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How To Write Faster This NaNoWriMo (And Beyond)

Every November, hundreds of writers take on the challenge of National Novel Writing Month.

NaNoWriMo, as it's commonly known, challenges participants to complete a 50,000-word first draft within 30 days—which is just shy of 1,700 words per day. It's a tremendous undertaking that tests a writer's creativity and productivity while building a steady routine.

The demands of NaNoWriMo can leave writers feeling crushed by the time crunch, especially those of us with day jobs and other responsibilities.

NaNoWriMo is in many ways about speedy storytelling. Here's how to make the most of the time you do have to work on your NaNo project.

These tips are particularly helpful during NaNoWriMo but can be applied to any time of the year.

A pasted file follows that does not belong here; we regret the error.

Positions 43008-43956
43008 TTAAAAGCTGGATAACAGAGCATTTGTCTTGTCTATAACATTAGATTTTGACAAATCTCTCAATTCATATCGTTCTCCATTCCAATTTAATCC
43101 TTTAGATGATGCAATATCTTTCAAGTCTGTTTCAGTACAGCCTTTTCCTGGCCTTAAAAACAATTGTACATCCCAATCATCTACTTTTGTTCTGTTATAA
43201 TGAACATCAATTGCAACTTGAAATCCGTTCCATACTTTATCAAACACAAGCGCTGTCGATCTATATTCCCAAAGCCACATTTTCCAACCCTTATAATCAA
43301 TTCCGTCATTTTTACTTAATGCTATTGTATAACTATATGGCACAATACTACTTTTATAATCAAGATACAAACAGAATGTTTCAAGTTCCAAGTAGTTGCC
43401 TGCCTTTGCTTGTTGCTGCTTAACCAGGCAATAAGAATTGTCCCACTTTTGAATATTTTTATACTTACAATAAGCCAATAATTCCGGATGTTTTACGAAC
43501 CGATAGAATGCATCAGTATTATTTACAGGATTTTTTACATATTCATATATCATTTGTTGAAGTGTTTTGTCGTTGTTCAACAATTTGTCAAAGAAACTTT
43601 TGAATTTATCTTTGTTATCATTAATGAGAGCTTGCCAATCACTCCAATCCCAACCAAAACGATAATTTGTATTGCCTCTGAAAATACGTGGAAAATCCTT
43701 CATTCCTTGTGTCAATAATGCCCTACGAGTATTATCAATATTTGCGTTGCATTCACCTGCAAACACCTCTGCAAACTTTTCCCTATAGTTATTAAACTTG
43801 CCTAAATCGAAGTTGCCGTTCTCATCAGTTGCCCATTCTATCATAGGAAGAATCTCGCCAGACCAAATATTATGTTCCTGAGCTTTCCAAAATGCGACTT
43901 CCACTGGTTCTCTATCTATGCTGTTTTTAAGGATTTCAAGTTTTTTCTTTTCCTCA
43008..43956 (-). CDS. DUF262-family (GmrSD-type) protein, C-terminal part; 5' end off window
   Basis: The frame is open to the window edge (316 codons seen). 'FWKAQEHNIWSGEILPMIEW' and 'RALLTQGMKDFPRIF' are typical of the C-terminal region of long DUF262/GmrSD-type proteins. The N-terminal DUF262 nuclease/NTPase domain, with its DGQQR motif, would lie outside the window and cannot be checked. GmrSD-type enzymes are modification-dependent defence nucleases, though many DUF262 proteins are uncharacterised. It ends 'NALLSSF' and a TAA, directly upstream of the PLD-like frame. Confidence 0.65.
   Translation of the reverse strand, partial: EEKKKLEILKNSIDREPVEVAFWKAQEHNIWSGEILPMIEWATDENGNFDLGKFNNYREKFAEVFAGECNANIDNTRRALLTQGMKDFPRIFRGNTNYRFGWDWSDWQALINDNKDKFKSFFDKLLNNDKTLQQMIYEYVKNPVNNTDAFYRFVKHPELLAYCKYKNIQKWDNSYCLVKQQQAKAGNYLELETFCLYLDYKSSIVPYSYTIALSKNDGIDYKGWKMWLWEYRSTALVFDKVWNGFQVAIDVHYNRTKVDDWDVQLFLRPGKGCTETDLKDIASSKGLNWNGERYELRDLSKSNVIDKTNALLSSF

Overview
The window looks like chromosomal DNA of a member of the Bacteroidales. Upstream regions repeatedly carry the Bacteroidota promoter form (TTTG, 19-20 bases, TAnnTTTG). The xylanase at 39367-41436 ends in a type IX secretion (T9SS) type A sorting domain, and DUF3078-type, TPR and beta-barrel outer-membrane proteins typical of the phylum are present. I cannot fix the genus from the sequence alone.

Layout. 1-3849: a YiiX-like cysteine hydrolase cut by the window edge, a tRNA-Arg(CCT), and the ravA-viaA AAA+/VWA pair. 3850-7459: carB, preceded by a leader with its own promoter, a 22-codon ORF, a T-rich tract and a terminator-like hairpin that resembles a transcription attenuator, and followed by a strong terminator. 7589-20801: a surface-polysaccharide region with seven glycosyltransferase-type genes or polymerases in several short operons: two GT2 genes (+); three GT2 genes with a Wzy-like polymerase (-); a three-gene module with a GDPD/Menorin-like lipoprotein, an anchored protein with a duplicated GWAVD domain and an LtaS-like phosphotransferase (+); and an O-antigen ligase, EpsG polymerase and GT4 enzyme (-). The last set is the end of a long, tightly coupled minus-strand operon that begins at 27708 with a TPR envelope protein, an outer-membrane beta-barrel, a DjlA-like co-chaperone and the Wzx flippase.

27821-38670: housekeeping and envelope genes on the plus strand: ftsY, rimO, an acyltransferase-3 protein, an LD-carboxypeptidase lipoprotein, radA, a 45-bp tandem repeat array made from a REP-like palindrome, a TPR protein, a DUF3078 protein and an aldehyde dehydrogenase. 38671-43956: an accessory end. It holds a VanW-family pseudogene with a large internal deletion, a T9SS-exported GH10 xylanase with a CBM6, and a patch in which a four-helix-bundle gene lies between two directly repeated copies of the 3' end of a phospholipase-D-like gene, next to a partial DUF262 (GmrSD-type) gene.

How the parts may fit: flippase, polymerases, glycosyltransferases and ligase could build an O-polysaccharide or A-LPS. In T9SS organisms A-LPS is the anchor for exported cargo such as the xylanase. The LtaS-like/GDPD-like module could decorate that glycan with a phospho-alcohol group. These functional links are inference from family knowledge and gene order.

Plan Ahead

For many writers, the first order of business for any new story is plotting, especially as NaNoWriMo draws near.

Whether it's a bare-bones overview to an intricately detailed chapter-by-chapter breakdown, there's no single correct way to plan your WIP, but many people find that having an outline makes their writing smoother and therefore faster.

That's one of the benefits of Preptober, the precursor to NaNoWriMo. Taking place throughout October, Preptober gives writers participating in November's challenge time to set themselves up for success.

Think of it like training in the weeks leading up to a marathon. You need time to condition your body before charging into the race.

Preptober looks different for everyone, but many writers use it to plot the story they'll be writing during NaNoWriMo. Not only does it help gather your thoughts and organize them, plotting gives you a roadmap to follow.

Not knowing what comes next in your story can certainly slow you down. Having an outline for reference can get you back on track.

As a quick note, this doesn't mean the Pantser crowd are automatically slower writers or will struggle during NaNoWriMo! Plenty of writers find that not having an outline works better for them and there is nothing wrong with that.

But if you think having a more structured outline will help you write faster, definitely take the time to prep one before tackling your new WIP.